How to make homemade tortillas that you'll love

April 7, 2014

In making tortillas, the final step produces finished tortillas after frying.

Back in the mid-1800s, tensions were mounting between the U.S. and Mexico. Contemporaneously, many Roman Catholic, Irish immigrants to the U.S. were experiencing discrimination in their mostly Protestant adopted home.

With hostilities breaking out between us and our neighbor to the south, a number of these Irish immigrants, sympathizing with Mexico as another poor, Catholic nation put upon by Protestant overlords, left the U.S. and formed an artillery battalion within the Mexican army.

With St. Patrickís Day still on our minds, and in commemoration of "Los San Patricios," as they were known, weíre making fresh corn tortillas.

WHY YOU NEED TO LEARN THIS

My lovely wife, who shuns packaged corn tortillas, said, "You should tell the people that even if they think they donít like corn tortillas, theyíll love these." Consider yourselves told.

THE STEPS YOU TAKE

Corn has been cultivated in the Americas for thousands of years and remains a major dietary component for much of the population. One thing about corn, though: If you eat it fresh, you canít access one of its vitamins: niacin (vitamin B3). A niacin deficiency can lead to a nasty little ailment called pellagra, whose symptoms include skin lesions, stomach problems and dementia.

Seriously, in a food column? Yikes.

Anyway, pre-Columbian peeps began soaking corn (or maize) in an alkaline solution (water mixed with ash). This soaking, called "nixtamalization," frees up the cornís niacin, making it available to us human consumers, lessening our risk of pellagra.

Nixtamalization also dissolves the glue holding the husk of the kernel to the meat, called the endosperm. With the husks easily rubbed off and separated, the endosperm can be ground into a dough called "masa." Balls of masa were, and still are, flattened and cooked on a griddle, becoming the ancient flatbread known as tortillas.

(If the soaked kernels are cooked instead of ground into masa, theyíre called hominy, large, white starchy kernels used in soups and stews, the best known of which is the Mexican pozole, a rich, red spicy broth garnished with hominy and bits of pork.)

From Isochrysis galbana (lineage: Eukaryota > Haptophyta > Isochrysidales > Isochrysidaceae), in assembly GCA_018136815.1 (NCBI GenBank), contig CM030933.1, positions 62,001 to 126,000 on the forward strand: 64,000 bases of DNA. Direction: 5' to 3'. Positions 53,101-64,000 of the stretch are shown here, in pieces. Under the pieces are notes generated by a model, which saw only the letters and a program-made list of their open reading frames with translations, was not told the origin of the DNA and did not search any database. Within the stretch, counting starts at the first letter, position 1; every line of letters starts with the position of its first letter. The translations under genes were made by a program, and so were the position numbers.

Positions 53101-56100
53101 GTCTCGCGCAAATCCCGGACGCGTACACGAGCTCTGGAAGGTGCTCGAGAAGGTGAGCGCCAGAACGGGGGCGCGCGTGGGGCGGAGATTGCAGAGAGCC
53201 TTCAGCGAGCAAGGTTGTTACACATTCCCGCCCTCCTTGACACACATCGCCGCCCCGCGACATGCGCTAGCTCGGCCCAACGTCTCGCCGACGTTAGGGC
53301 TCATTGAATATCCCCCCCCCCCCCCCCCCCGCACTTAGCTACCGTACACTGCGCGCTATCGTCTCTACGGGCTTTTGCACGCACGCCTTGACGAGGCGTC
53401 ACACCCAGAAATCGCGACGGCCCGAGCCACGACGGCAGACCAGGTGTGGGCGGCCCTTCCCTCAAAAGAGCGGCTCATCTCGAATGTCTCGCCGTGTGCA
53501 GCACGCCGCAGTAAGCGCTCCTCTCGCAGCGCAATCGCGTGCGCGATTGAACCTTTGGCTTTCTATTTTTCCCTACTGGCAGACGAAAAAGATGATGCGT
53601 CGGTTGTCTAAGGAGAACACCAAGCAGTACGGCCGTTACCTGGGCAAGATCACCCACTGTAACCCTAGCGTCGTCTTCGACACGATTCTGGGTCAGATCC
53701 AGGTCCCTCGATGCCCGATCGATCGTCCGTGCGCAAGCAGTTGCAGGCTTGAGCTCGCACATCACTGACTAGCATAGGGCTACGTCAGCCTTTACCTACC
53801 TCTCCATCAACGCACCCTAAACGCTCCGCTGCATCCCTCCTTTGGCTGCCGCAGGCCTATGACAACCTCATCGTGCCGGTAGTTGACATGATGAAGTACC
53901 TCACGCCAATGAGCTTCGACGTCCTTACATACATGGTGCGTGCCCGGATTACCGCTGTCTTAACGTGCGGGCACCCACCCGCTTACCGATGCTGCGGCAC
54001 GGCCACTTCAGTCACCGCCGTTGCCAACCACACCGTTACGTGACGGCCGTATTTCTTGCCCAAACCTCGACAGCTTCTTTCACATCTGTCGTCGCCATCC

Now, as youíve probably gathered, fresh masa is time-consuming and difficult to make, so weíll take a shortcut via the packaged, dried variety called masa harina. Masa harina resembles finely ground corn meal, but it isnít corn meal and donít try substituting it. Corn meal doesnít form dough like masa, so you wonít be able to shape tortillas. Happily, you can find masa harina in Mexican groceries or supermarkets where thereís a sizable Mexican-American population.

With masa harina, cranking out fresh tortillas is pretty much easy peasy lemon squeezy. You donít even need a tortilla press, though theyíre relatively inexpensive and easy to find (again, anywhere with a sizable Mexican population).

If you own a tortilla press, you probably donít need this tutorial. For the pressless masses, though, soldiering through this screed: Anything flat and heavy will suffice, like a plate or a pie pan or a manhole cover or a small, alien spacecraft. I like glass pie or cake pans because you can watch your masa transmogrify from dough ball to tortilla. Letís begin:

1. Put a heavy pan or griddle over a medium to medium-high flame. While itís heating, make the dough. Figure one tortilla for each ounce of masa harina. For eight tortillas, weíll combine 1 cup of masa harina with 2/3 cup warm water and a quarter teaspoon of salt. Stir it with a spoon until the water is fully incorporated, a minute or two. Use your hands to form a dough ball. The ball should not be sticky nor should it be crumbly. Think Goldilocks. (You may need 2 to 4 tablespoons more water.) Divide the ball into eight equal pieces and cover them loosely with plastic wrap.

2. Coat two sheets of plastic wrap with nonstick spray. Place a masa ball in the center of one sheet and cover it with the other sheet, sprayed side down.

3. Center your flattening implement on top of the dough and press down to flatten it like a vanquished foe into a 6- or 7-inch circle, about 1/8-inch thick. Pressing the implement in a circular motion around the tortillaís circumference will give a bit more spread.

4. Peel off the top sheet and flip the tortilla over onto your dominant hand. Peel off the bottom sheet and lay the tortilla on the hot pan and cook for 30 to 60 seconds, until the edges look dry. While itís cooking, press another tortilla. Flip the first with a spatula and cook until done: 15 seconds? A minute? Youíve eaten tortillas. You know what they look like. Remove and cover with a clean towel to keep warm.

5. Make all eight tortillas, cooking and stacking as you go. You can wrap them and refrigerate for several days or use immediately. To use, rewarm on the griddle or place directly onto the burner over the flame for several seconds per side, just enough to warm them, not enough to set them on fire. Use for tacos or quesadillas, or cut into strips and deep-fry for chips, or just roll them up and eat them in their naked, delicious state.

 

 


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